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Systemic inflammation and delirium during critical illness

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Abstract

Purpose

The purpose of this study was to determine associations between markers of inflammation and endogenous anticoagulant activity with delirium and coma during critical illness.

Methods

In this prospective cohort study, we enrolled adults with respiratory failure and/or shock treated in medical or surgical intensive care units (ICUs) at 5 centers. Twice per day in the ICU, and daily thereafter, we assessed mental status using the Richmond Agitation Sedation Scale (RASS) and the Confusion Assessment Method-Intensive Care Unit (CAM-ICU). We collected blood samples on study days 1, 3, and 5, measuring levels of C-reactive protein (CRP), interferon gamma (IFN-γ), interleukin (IL)-1 beta (IL-1β), IL-6, IL-8, IL-10, IL-12, matrix metalloproteinase-9 (MMP-9), tumor necrosis factor-alpha (TNF-α), tumor necrosis factor receptor 1 (TNFR1), and protein C using validated protocols. We used multinomial logistic regression to analyze associations between biomarkers and the odds of delirium or coma versus normal mental status the following day, adjusting for age, sepsis, Sequential Organ Failure Assessment (SOFA), study day, corticosteroids, and sedatives.

Results

Among 991 participants with a median age (interquartile range, IQR) of 62 [53–72] years and enrollment SOFA of 9 [7–11], higher concentrations of IL-6 (odds ratio [OR] [95% CI]: 1.8 [1.4–2.3]), IL-8 (1.3 [1.1–1.5]), IL-10 (1.5 [1.2–1.8]), TNF-α (1.2 [1.0–1.4]), and TNFR1 (1.3 [1.1–1.6]) and lower concentrations of protein C (0.7 [0.6–0.8])) were associated with delirium the following day. Higher concentrations of CRP (1.4 [1.1–1.7]), IFN-γ (1.3 [1.1–1.5]), IL-6 (2.3 [1.8–3.0]), IL-8 (1.8 [1.4–2.3]), and IL-10 (1.5 [1.2–2.0]) and lower concentrations of protein C (0.6 [0.5–0.8]) were associated with coma the following day. IL-1β, IL-12, and MMP-9 were not associated with mental status.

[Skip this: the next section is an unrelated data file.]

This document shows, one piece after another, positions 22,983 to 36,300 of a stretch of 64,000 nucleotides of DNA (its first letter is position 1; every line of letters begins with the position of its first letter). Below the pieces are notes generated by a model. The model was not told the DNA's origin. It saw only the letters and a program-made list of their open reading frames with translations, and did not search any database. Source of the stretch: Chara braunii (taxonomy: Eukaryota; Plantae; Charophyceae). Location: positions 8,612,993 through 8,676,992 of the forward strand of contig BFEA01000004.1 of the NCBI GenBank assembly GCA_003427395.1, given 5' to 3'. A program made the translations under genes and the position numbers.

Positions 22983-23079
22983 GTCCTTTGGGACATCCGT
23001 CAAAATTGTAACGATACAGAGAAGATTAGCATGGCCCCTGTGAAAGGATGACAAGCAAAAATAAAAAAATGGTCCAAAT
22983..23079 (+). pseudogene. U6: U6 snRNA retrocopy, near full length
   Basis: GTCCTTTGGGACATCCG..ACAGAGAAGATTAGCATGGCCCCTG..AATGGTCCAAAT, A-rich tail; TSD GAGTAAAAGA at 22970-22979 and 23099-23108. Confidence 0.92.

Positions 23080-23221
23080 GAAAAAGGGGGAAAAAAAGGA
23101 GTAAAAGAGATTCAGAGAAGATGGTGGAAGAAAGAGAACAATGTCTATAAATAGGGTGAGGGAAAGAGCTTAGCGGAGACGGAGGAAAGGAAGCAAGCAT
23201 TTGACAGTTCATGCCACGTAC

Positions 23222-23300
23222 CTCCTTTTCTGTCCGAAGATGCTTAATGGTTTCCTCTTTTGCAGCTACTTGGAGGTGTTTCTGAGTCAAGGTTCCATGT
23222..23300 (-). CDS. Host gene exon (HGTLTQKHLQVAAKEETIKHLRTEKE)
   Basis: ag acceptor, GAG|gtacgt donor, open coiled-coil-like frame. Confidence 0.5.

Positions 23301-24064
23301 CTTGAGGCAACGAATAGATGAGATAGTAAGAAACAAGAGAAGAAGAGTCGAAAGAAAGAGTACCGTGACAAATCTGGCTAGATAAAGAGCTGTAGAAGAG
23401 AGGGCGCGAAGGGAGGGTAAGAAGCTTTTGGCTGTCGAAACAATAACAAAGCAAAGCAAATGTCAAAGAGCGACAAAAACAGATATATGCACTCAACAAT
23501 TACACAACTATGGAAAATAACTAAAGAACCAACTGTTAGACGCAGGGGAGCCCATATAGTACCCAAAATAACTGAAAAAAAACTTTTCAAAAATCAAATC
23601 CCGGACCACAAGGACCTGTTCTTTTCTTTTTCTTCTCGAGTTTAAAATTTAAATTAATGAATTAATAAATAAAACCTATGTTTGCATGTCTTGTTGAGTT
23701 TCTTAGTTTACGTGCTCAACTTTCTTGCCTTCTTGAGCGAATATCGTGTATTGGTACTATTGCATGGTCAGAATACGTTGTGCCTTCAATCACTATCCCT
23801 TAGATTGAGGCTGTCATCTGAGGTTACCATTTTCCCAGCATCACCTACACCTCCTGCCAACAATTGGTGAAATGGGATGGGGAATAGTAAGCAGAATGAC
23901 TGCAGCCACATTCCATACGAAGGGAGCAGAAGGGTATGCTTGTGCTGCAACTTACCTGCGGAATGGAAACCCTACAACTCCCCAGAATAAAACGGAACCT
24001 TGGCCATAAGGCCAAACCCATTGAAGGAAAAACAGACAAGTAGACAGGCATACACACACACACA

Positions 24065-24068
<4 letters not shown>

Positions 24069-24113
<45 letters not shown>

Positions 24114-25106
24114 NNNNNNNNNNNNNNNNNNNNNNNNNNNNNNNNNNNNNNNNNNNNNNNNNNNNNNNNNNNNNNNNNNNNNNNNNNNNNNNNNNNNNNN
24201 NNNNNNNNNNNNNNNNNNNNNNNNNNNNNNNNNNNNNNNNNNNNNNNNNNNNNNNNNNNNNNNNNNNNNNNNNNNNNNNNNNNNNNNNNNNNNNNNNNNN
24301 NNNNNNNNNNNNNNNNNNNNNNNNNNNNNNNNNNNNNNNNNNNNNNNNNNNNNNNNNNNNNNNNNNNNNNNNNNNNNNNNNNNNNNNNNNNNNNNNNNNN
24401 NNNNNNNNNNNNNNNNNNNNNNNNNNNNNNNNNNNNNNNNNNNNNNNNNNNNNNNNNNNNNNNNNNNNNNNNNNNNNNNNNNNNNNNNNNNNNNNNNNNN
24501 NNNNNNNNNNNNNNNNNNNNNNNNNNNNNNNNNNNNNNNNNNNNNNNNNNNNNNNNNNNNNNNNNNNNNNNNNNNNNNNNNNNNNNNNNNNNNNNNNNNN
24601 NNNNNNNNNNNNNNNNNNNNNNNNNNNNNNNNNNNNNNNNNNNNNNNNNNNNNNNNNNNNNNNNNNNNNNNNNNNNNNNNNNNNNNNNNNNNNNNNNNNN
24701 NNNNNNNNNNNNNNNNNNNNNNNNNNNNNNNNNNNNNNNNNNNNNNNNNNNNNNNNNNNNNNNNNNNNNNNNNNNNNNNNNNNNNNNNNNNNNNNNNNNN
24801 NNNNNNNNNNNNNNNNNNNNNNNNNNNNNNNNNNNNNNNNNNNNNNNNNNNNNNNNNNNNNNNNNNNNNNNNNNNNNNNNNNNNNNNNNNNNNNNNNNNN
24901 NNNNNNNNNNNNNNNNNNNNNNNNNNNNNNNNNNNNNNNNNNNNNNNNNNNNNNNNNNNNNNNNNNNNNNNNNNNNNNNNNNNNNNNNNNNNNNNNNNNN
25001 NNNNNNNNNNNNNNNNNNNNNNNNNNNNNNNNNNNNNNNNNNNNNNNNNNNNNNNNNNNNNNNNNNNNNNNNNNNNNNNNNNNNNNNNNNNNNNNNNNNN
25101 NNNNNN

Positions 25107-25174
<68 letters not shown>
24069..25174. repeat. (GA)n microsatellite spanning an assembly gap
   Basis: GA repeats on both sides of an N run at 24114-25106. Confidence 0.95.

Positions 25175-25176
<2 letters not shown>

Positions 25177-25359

Conclusion

Markers of inflammation and possibly endogenous anticoagulant activity are associated with delirium and coma during critical illness.

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Data availability

Data and supporting documents from this study are available for academic research purposes upon request from the Critical Illness, Brain Dysfunction, and Survivorship (CIBS) Center, Nashville, TN, USA (www.icudelirium.org).

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Funding

This study was supported by the National Institutes of Health K76AG054864, K23AG034257, R01AG027472, R01AG035117) and VA MERIT. In addition, WE received support from the Veterans Affairs Tennessee Valley GRECC.

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Authors

Contributions

All authors contributed to study conception and design as well as acquisition, analysis, or interpretation of data. JLT, OMO, and RC conducted statistical analyses. All authors interpreted the results. NEB and TDG drafted the manuscript, and all authors critically revised the manuscript and approved the final version.

Corresponding author

Correspondence to Timothy D. Girard.

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Conflicts of interest

CGH is a consultant for Sedana Medical and has received research grant from Kohler Chemie GMBH. PP has received a research grant from Hospira. WE has received research grants and/or honoraria from Hospira, Orion, Pfizer, Abbott, and Kohler Chemie GMBH. The remaining authors declare no competing interests.

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Brummel, N.E., Hughes, C.G., McNeil, J.B. et al. Systemic inflammation and delirium during critical illness. Intensive Care Med 50, 687–696 (2024). https://doi.org/10.1007/s00134-024-07388-6

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  • DOI: https://doi.org/10.1007/s00134-024-07388-6

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